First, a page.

When we first start on social media or reading and/or writing blog posts, everything is shiny and new. That post about query letters is amazing simply because we haven’t been around to see the 2000 other blog posts about the same subject. But fast forward a year in our skill set, and the same post would seem redundant.
This creates an odd disconnect between the newbies and those who have been around the block a couple of times. After all, I still have a lot to learn, so I think of myself as a newbie. Yet to other writers who are really new to writing, I’m almost like a…*gasp* mentor.
That’s a bizarre concept for me to wrap my head around. And I’ll admit that my “seen that before” attitude impacts my blog topics and which posts I retweet on Twitter. There are probably some very good posts about query letters (or grammar, or the publishing industry, etc.) out there that I don’t retweet just because it’s not new to me.
A part of me thinks that’s a shame. Some of my Twitter followers are new to writing and would get something out of those posts. Sometimes, I’ll point links their way, usually with a tweet like “Good reminder! Watch out for head-hopping: http://bit.ly/huqYU7.” That way, my more-advanced followers know to skip the link, but newbie followers still get the information.
But just like how it’s hard to remember the details of our childhood, it can be hard to recognize how far we’ve come, how much we used to not know as writers. So for those of us who have been around the writing blogosphere for a while, we get (as Kait put it) bored with many of the posts out there. It’s not that the posts are bad, but we’d all find a math class for 7-year-olds boring too.
I liked Roni’s post because she pointed out how there is a stage past the super-cynical phase. She called it the sweet spot:
“Finding the sweet spot
I’m only going to do the online things I enjoy. I’m only going to read/interact/participate in the things I have time for and like doing. There are always people coming up with fresh content, I just have to be open to looking in new places. There is always something new to learn and a new friend to make.”
And I truly believe that. I will never be done learning. So if the blogs I’ve read in the past are a bit too basic for me now, maybe it’s time to expand my reading. Edittorrent has been a long-time favorite of mine because they mix basic and advanced concepts.
Can Finding the Right Mix Re-energize Us?
Several blog posts lately have asked the question, “Is blogging dead?” I think the answer is no, because there are always new people entering the fray, and they need to learn the same stuff we did. But the writing blogosphere has reached a point where many big-name bloggers are burned out and/or continually repeating posts.
We don’t want to lose their knowledge and experience, but they understandably don’t want to say or read the same things over and over. Maybe finding a way to reach out to new writers while still pushing ourselves forward will help everyone.
No matter where we are on the learning scale, we all started somewhere and made progress because others were willing to help. Likewise, I want to help those following behind me. So ideally, I should aim for a mixture of basic and advanced ideas both in my retweeting and on my blog.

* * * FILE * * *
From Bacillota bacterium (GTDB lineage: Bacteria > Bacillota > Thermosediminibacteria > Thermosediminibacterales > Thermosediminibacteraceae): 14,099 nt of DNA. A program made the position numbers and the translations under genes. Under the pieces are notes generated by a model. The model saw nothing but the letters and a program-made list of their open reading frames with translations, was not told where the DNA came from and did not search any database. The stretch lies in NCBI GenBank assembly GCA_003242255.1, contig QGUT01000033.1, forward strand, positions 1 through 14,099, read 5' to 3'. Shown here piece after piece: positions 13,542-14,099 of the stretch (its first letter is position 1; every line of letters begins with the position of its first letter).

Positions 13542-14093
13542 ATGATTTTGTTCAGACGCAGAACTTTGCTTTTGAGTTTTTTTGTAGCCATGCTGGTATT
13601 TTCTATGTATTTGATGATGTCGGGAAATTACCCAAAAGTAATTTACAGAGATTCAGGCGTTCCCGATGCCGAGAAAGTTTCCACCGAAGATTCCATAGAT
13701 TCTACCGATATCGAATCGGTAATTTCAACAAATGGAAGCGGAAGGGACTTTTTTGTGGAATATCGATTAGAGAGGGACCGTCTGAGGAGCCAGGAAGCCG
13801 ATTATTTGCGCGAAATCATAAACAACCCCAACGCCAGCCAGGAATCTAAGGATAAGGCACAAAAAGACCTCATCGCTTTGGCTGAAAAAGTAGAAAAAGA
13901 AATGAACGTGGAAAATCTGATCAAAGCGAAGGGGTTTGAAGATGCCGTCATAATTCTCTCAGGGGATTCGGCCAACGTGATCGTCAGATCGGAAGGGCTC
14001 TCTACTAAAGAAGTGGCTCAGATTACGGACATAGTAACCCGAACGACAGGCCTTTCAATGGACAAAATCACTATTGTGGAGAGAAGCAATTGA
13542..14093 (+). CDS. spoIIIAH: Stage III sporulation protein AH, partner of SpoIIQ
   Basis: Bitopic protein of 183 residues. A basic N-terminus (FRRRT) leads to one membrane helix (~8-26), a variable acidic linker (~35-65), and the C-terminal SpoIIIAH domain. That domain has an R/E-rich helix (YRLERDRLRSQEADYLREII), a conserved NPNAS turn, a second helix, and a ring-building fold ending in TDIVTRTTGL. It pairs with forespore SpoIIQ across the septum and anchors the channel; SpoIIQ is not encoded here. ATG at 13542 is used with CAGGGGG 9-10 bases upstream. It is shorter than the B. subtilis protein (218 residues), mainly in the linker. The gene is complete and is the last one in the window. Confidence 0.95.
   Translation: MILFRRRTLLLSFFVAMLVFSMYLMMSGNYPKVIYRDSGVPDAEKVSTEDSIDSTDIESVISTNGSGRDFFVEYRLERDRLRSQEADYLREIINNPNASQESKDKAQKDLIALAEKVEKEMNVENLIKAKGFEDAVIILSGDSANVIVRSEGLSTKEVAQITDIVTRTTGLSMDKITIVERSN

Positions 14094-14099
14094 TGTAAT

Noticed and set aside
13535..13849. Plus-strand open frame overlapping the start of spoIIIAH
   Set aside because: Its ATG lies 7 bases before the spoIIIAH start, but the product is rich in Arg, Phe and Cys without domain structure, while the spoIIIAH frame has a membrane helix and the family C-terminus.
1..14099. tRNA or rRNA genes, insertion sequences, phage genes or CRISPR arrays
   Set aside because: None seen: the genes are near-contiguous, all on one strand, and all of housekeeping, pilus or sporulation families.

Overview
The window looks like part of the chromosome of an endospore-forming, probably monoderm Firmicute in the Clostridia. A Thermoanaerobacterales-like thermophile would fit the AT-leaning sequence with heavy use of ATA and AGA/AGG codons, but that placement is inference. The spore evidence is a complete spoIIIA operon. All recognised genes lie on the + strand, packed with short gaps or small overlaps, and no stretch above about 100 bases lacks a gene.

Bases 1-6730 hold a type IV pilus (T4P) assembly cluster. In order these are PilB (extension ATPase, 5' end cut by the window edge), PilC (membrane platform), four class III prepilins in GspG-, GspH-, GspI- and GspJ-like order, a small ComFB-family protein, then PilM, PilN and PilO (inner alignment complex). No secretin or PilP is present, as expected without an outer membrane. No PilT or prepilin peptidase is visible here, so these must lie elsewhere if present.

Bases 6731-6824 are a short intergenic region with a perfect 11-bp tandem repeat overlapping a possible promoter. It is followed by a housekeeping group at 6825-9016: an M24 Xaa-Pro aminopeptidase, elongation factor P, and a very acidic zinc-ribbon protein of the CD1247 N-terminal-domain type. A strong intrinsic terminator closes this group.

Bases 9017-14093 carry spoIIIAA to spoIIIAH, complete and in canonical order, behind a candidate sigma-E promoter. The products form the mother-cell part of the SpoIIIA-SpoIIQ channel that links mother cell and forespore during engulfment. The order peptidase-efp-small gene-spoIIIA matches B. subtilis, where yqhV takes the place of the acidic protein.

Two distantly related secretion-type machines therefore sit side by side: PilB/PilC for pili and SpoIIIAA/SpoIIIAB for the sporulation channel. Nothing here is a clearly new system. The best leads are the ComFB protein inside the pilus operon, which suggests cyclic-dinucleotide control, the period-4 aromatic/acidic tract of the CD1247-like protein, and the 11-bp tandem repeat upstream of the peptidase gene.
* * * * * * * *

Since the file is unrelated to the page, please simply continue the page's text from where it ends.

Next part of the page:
How Can We Help Newbie Writers without Losing Our Mind?
I brainstormed how I could mix basic and advanced information and came up with:
- Tweet links to well-written posts about things I already know with a “good reminder” tag, as mentioned above.
- Use my “Ask Jami” blog feature to share what I’ve learned, even if it’s more basic than I’d usually write about.
- Tweet links to some of my older posts, which sometimes cover more basic information.
- Repost some of my older articles to expose them to new followers.
- Reorganize my tags/sidebar to make archived posts easier to find. (I love how Janice Hardy has her sidebar organized. In fact, I just plain love her blog. *smile*)
- Create PDFs of my blog series to make it convenient for readers to find them after the series ends.
- Use an email autoresponder program to offer older blog series posts as a free email “class” for those who sign up for my newsletter.
I’m not sure which of those would be most helpful to new writers, and I’d love to hear any other suggestions you might have. Many people use the method of reposting old blog articles, but I personally try to avoid that approach as much as possible. After all, my goal is to reach out to all my readers/followers, not exclude my long-time readers with repeats.
I manage to avoid Roni’s “mania” stage most of the time just because I mentally consider myself to be a laid-back lazy bum. (No one else would consider me lazy because I’m an overachiever in all respects, but inside my head, I’m lazy with a dash of *shrug* and “I can only do what I can do.”) So I’m able to spend most of my time at Roni’s “sweet spot” stage, but I’d like to make that my permanent residence. Maybe this attitude adjustment will help.
Do posts about things you already know drive you crazy? Do you have suggestions for how we can get to Roni’s “sweet spot” stage? What about other suggestions for ways we can help new writers? Which of those methods from my brainstormed list would you prefer for learning about “old” information?